KDE, LightDM and the Mir Kerfuffle
With Canonical's decision to make a new display server, there's been some questions as to how this affects LightDM and the KDE front end I've spent a long time working towards.
It's a perfectly sensible question, LightDM has heavy Canonical sponsorship, and a display server needs to be supported in the display manager.
Canonical (and Ubuntu) have decided not to adopt Wayland as their new display server, but a new in-house system called Mir. We in KDE have already made the decision that Wayland is the future, and work in kwin has already begun on that. Having a Display Manager that supports a Wayland system compositor is essential to our long term strategy.
I've been asked to address this a lot, so I'll put my thoughts in a blog post.
The back story
After a bad experience customising KDM for a really important and scary client I wanted to redo the UI and customisation experience of KDM.
I wanted to rewrite the whole UI and config side, so started looking through KDM code. It was around this time Robert Ancell posted about LightDM, a new display manager that aimed to be greeter agnostic. This was around 2 years ago when everyone was getting excited over Wayland, it was clear it was in LightDMs roadmap.
This seemed like a win, win situation. I get an easier platform to write my new login manager on *and* I get to bring Wayland support to KDE.
I wrote Qt bindings around LightDM upstream, along with a reference QWidget based greeter. I then started working on the KDE greeter in our repository.
The KDE greeter is approaching version 0.4. It is included in many distros, and generally feedback has generally been very positive.
The current state
Whilst LightDM is made by Canonical it is community driven and all patches go through review where anyone can comment. I have an opportunity to argue if anything is greeter specific in the libraries.
LightDM is used by my KDE greeter (used in some distros, not all), XFCE, and Razor Qt and of course Unity.
The Qt library was originally only used by us and Razor Qt, but with Unity's move to QML this means that Canonical are now dependant on the libraries I made. I am still in charge of the Qt library and still get final say on all reviews, I have rejected some Canonical employee patches as needing a rewrite and them with some of mine, it feels like a real open meritocracy community.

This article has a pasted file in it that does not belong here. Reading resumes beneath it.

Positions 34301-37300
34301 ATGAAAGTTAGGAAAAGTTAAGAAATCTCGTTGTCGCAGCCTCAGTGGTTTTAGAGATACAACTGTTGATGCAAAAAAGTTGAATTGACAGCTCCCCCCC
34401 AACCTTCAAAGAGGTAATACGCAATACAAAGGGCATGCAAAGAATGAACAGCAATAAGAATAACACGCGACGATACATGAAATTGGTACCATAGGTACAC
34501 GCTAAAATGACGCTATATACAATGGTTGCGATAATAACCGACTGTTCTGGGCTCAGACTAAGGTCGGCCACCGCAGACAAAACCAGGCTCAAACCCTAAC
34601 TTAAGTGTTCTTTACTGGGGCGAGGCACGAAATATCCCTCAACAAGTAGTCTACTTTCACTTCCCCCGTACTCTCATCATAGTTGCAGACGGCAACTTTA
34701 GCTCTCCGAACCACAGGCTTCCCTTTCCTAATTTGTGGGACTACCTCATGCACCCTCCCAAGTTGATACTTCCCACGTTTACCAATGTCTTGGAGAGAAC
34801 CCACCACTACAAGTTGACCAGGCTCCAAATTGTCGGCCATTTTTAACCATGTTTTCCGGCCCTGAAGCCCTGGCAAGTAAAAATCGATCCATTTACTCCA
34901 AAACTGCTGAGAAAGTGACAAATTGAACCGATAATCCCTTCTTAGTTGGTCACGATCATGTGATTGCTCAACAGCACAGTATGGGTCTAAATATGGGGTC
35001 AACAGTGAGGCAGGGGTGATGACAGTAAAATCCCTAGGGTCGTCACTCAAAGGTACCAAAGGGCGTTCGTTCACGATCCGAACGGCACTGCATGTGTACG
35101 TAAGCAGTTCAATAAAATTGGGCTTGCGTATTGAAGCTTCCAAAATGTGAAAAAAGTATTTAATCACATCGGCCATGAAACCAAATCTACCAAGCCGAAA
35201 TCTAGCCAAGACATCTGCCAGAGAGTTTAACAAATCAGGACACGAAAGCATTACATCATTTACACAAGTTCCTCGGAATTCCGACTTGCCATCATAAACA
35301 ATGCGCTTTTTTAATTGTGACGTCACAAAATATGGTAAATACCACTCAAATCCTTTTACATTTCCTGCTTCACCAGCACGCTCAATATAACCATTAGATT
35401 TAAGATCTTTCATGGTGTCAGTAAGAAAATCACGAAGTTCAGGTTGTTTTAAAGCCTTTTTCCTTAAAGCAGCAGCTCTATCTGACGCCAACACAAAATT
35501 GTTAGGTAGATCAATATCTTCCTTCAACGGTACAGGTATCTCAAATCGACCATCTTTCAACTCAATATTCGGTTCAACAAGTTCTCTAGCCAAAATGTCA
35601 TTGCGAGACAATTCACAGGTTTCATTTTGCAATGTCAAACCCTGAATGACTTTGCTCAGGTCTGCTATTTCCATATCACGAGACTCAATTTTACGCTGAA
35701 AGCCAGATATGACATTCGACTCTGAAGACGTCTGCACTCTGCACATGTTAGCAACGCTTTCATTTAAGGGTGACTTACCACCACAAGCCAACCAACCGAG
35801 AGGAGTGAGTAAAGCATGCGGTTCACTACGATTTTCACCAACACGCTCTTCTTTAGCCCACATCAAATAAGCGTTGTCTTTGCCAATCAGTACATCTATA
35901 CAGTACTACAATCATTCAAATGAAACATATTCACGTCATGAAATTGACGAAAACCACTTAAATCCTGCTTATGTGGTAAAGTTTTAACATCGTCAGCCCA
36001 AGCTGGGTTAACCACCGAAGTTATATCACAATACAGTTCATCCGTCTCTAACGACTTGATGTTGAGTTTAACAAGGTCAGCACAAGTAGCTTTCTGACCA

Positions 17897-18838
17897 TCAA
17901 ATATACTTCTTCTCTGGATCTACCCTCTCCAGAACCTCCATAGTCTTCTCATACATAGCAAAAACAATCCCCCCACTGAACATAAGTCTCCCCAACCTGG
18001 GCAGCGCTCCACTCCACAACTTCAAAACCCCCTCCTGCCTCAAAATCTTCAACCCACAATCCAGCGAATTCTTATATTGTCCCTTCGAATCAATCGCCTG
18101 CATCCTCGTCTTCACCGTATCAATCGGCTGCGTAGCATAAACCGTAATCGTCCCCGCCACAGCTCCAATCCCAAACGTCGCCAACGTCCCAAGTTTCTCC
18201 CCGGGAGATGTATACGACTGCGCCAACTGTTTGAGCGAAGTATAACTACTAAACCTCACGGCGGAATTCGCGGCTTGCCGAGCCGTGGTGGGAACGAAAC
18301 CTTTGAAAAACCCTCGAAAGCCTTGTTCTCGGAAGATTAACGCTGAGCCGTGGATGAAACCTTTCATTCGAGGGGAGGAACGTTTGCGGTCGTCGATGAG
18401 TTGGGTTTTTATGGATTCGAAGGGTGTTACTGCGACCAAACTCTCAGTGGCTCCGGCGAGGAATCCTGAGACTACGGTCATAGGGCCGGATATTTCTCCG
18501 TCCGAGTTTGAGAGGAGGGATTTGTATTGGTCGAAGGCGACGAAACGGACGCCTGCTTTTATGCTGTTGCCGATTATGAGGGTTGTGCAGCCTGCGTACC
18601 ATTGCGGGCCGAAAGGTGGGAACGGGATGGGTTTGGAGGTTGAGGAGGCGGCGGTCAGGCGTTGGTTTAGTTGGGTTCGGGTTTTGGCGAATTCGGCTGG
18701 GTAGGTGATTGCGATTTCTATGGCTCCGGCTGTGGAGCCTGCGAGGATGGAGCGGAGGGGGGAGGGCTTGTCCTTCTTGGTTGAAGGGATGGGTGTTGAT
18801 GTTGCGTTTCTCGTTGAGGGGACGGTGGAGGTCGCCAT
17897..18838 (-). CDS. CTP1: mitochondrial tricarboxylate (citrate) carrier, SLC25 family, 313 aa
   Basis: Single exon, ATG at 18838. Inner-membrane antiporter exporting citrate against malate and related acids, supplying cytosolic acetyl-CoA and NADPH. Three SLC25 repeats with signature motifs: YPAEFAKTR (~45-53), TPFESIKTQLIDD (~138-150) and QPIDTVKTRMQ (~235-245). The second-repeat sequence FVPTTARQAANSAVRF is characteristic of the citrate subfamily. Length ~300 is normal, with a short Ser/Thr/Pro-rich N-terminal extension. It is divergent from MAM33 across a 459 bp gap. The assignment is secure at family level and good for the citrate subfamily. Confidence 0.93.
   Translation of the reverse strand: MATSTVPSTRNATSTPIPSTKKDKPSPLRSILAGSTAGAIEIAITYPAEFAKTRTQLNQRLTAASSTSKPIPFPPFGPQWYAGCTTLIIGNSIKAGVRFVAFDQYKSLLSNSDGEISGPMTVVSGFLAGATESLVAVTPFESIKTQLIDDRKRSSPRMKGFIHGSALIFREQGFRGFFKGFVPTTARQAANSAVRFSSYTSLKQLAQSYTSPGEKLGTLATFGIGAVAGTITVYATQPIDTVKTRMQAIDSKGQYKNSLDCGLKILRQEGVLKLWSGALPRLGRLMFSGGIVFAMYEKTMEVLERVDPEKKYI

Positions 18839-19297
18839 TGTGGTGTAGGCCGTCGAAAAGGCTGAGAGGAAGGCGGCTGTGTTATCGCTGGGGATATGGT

The golden-egg of using LightDM in KDE was that we wouldn't have to support all the boring things we need to make a display manager work, we wouldn't need to support a Wayland system compositor we get it for free. We all write stuff that helps each and open source progresses faster.
If I'd known they weren't going to add Wayland support, I'm not sure I would have invested my time in LightDM. I don't feel decieved, they thought they would do it at the time and Canonical are perfectly within their rights to decide to do something else.
The problem for me isn't that Canonical changed their mind, but that they didn't (or the developers weren't allowed) to tell me! If you know for 6 months that you're not going to do something you said you would it's rude not to tell people. It now sets our schedule back and that's really really frustrating.
Where does this leave us?
The state of LightDM hasn't got _worse_ however it does mean we need to add Wayland support ourselves. I've heard the argment; if we need to add Wayland support in something else, is it worth using it? I've been asked to address this, I'm writing this blog post to express my feelings, then I'll be having a meeting later this week to discuss things.
Our requirements are:
Our options are:
Writing a display manager is one of the things that sounds simple but in reality is very difficult; but there's a lot of stuff behind the scenes which is really difficult to get right: a tonne of environment variables to set, Xauthority files to set up, .dmrc files to manage, all sorts of session hooks let alone remote sessions and security.
From the above, I think my viewpoint on the matter is pretty clear, we just have a bit more work ahead than I'd initially hoped for.
That said, I will be having a meeting with a few interesed parties later this week to discuss future direction.